What can be done about snoring

Snoring is quite possibly the most annoying disturbance to you and your partner’s sleep. Yet, this common problem is one usually left untreated and able to ruin a good night’s sleep for all in bed… And yes, that includes the dog. Why continue to suffer when treatment is one step away? This article will explain snoring, what it could mean for you, and how to treat it so that a better night’s sleep is possible for you. 

Why Do You Snore? 

As a person breathes, the air passing through their throat vibrates the soft tissues there, creating those irritating sounds acquainted with snoring. Whether in an airplane or taking a quick nap while waiting for an appointment, snoring can be embarrassing. While snoring could be simply due to your sleep position, drinking alcohol before bed, or weight gain, loud and frequent snoring can be a telltale sign of a more serious condition known as obstructive sleep apnea. Whatever way your snoring affects you, it is important not to ignore it.  

So How Do You Treat It?

Some benign factors of snoring may be treated with simple remedies. Here are nine that are commonly used to treat snoring:

1. Lose weight

Often times, snoring is simply caused by obesity. When you are overweight, there are excess tissues in your throat that can increase the possibility of snoring. This is incredibly common with aging men, as fat around the neck increases with age. Start maintaining a healthier diet by reducing the calories you intake as well as consume foods that offer more nutrients. According to a recent study, developing an exercise routine to help decrease the percentage of fat in your body has an affect on the quality and quantity of sleep you get. If you struggle with your weight, discuss options with your doctor or a nutritionist to get the help you need.

2. Change your sleeping position and pillow

Sleeping on your back can cause airflow to be blocked due to the tongue moving to the back of the throat. By switching the sleeping position to your side, air will flow more easily and may reduce your snoring. Another thing to consider are corrective pillows to help relieve snoring. These pillows are shaped to keep your neck in alignment during side-sleeping and ensure that your airways remain open. Corrective pillows are made of hypoallergenic materials and are washable and dryable. 

3. Use nasal strips 

Nasal strips are a popular way to improve snoring. Nasal strips are usually worn on the bridge of the nose and are designed to open the nasal passages from the outside. This helps air flow through the nose and can reduce snoring. One study found that nasal strips helped reduce snoring in 73% of people. 

4. Treat nasal congestion or allergies

Allergies and congestion block air from flowing through the nose, so your body instead passes air through the mouth, increasing the possibility of snoring. By treating your nasal congestion or allergies with medicine, saline spray, sinus rinses, or nasal steroid sprays like Flonase, you can reduce congestion and improve your snoring. If your nasal congestion or allergies are intense, we suggest visiting an ENT or allergist about the best way to remedy your congestion. One of our highly-recommended allergists is Dr. Anmuth at Pediatric Lung and Allergy Center in Leesburg, Virginia. 

4. Treat asthma 

Asthma is a concern for those suffering from snoring or sleep apnea. There is also nocturnal asthma, in which asthmatic symptoms increase at night for different reasons. For example, your body’s anti-inflammatory defenses decrease when asleep, resulting in swollen lungs and constricted airways. Treating your asthma symptoms is vital in ensuring you get a good night’s rest without the extra snoring. Advanced Sleep Solutions of Virginia can refer you to a carefully curated list of asthma specialists to help you find the best option for treating your asthma and getting a better night’s sleep.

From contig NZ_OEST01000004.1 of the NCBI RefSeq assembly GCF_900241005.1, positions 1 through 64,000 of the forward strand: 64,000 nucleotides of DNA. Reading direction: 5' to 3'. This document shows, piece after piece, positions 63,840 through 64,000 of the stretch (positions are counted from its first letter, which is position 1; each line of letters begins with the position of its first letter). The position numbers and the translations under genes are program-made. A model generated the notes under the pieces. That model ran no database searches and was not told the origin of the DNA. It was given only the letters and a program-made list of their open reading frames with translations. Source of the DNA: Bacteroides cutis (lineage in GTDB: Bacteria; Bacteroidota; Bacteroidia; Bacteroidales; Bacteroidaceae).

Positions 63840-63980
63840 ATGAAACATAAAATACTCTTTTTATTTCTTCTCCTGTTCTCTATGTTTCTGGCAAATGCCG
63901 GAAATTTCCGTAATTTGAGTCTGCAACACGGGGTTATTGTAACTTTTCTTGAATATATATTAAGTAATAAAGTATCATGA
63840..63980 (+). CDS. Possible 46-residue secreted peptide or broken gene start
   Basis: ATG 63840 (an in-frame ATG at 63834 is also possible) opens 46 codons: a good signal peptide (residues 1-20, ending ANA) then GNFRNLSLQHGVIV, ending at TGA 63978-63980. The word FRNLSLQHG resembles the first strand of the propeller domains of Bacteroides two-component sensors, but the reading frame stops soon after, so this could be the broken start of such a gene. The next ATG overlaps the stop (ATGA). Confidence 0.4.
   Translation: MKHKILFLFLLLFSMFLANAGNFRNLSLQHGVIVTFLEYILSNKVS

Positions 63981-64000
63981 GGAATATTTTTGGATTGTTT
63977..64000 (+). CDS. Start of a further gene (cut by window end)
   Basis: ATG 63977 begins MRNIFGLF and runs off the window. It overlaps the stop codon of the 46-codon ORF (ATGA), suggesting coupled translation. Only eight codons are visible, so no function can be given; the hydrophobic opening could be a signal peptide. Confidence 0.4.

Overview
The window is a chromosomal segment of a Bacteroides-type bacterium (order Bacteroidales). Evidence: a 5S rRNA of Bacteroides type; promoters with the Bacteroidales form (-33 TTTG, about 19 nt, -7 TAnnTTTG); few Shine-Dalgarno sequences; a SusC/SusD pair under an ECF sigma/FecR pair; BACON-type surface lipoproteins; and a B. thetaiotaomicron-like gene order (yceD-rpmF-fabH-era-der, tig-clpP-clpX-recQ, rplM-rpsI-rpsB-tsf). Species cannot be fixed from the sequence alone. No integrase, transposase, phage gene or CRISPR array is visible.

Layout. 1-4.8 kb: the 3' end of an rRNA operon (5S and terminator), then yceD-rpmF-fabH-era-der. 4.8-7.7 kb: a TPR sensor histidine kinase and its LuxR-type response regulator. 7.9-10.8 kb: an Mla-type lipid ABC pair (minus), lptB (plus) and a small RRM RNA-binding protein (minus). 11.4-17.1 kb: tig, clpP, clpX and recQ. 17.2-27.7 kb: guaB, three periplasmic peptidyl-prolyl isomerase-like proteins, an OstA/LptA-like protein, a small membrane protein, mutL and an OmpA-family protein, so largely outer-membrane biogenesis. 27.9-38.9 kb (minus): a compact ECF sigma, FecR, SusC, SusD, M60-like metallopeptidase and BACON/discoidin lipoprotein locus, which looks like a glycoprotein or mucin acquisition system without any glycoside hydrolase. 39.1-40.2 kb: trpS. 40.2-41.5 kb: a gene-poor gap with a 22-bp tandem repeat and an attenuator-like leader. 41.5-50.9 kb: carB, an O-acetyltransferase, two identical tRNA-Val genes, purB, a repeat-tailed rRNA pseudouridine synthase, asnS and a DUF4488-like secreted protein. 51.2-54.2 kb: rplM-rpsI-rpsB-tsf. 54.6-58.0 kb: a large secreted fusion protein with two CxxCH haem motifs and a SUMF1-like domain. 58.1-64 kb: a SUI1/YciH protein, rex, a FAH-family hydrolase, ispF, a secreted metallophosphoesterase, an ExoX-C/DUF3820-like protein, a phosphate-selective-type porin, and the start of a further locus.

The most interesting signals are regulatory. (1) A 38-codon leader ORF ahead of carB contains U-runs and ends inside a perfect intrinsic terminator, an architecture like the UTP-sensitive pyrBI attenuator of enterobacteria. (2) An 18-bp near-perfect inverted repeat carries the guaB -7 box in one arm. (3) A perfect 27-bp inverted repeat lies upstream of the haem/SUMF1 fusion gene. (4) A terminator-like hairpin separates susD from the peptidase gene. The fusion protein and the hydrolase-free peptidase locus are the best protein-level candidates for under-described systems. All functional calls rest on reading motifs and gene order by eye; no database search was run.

5. Seek correction for your nose’s structural problems or other sinus issues 

Many people experience an injury that causes a deviated septum, which is when the bone and cartilage that divide the nasal cavity in half is misaligned. This causes blocked airflow, making it difficult to breathe. People who suffer from deviated septums often breathe through their mouth when sleeping and in turn, snore. 

Another common issue is enlarged adenoids or tonsils. Adenoids are patches of tissue high up in your throat, just behind your nose. When they become inflamed or enlarged, they can cause many sinus problems. Some of these include chronic congestion, ear issues, sore throat, and increased snoring. 

Tonsils are the collection of lymphoid tissues in the back of your throat that face the aerodigestive tract. Enlarged tonsils, or tonsilitis, can cause a sore throat, difficulty swallowing or breathing, and tenderness in the neck. Tonsilitis can also increase your risk of snoring.

Finally, nasal polyps, growths from inflamed mucous membranes in the nasal passages, can cause blockage in the airways and increase snoring. If you’re suffering from these, discuss with an ENT, like Dr. Mellis or Dr. Vasquez in Sterling, Virginia, about the option of correcting it to help treat your snoring. 

6. Avoid alcohol or sedative consumption near your bedtime 

Alcohol further relaxes the throat muscles, increasing your risk of snoring. Limit consuming alcohol to at least two hours before your bedtime. The same can be said about sedatives, so if you find that you snore while taking sedatives, discuss other options with your doctor.

7. Quit smoking

Smoking irritates the membranes in the nose and throat, restricting airflow and causing snoring. Smoking itself is an unhealthy habit, so talk to your doctor or physiologist about quitting safely so you can decrease your snoring and start a healthier lifestyle. Some great doctors in the Herndon, Reston, and Sterling areas of Virginia are Dr. Paula Kukulich and Dr. Judith Greco

8. Elevate your head

Elevating your head by at least 4 inches while sleeping allows for better airflow, reducing snoring. Corrective pillows, as mentioned above, can also help with elevating the head. Some highly-rated pillows to look into are the Celliant Sleep Therapeutic Wellness Anti-Snore Memory Foam Pillow and the Comfylife Hypoallergenic Bamboo Memory Foam Contour Pillow

9. Get enough sleep

This one might seem obvious, but overtiredness itself can cause snoring. Make sure you’re getting the right amount of sleep for your body (usually between 7-9 hours) to ensure your body has the energy it needs to keep functioning properly.

Check out a sleep time chart here for the latest recommendations by age.

Try a smartphone app like the three we recommend: